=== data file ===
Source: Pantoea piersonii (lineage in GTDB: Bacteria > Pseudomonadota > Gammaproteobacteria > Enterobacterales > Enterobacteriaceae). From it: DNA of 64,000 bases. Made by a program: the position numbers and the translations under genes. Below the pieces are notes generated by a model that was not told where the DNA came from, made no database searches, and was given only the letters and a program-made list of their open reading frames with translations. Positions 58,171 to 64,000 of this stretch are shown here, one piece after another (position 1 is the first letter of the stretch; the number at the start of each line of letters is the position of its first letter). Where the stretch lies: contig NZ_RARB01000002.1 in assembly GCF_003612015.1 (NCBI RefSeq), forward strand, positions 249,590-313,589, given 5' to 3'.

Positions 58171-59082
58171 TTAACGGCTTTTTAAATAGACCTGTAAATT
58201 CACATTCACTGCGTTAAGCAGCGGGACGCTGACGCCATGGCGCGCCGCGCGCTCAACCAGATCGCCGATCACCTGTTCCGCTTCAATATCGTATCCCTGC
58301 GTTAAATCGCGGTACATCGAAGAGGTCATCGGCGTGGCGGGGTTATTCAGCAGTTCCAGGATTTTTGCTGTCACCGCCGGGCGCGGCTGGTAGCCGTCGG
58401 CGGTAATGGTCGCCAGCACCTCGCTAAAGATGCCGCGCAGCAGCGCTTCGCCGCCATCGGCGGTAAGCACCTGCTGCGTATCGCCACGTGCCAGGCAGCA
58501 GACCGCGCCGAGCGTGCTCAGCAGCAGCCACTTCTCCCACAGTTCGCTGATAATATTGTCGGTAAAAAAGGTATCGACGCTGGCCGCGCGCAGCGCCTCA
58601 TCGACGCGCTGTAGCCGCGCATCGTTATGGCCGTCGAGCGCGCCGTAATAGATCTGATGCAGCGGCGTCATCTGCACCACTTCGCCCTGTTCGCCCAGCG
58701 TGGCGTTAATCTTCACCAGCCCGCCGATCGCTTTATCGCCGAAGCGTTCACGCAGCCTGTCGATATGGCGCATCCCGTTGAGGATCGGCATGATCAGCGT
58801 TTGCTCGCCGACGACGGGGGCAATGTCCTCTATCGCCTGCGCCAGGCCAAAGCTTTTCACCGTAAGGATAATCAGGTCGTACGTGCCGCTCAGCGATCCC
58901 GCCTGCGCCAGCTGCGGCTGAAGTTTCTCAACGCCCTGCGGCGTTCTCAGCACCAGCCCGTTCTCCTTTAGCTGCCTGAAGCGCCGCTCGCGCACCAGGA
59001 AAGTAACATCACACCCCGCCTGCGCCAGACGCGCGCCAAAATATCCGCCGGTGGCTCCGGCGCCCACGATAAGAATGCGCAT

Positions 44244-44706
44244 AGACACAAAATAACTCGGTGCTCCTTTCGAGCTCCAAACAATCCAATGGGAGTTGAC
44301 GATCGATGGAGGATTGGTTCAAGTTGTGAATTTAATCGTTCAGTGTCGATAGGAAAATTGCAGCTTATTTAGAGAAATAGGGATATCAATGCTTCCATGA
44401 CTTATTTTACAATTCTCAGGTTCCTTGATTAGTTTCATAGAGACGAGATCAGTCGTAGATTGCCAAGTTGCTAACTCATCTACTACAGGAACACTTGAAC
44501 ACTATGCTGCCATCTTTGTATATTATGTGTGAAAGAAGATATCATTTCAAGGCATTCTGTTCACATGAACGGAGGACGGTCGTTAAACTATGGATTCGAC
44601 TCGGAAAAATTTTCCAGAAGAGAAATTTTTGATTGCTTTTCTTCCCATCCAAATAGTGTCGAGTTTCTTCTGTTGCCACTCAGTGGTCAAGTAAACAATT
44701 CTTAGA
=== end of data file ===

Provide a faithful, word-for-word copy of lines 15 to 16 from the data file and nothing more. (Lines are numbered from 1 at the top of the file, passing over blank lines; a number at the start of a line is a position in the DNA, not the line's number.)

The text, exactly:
44301 GATCGATGGAGGATTGGTTCAAGTTGTGAATTTAATCGTTCAGTGTCGATAGGAAAATTGCAGCTTATTTAGAGAAATAGGGATATCAATGCTTCCATGA
44401 CTTATTTTACAATTCTCAGGTTCCTTGATTAGTTTCATAGAGACGAGATCAGTCGTAGATTGCCAAGTTGCTAACTCATCTACTACAGGAACACTTGAAC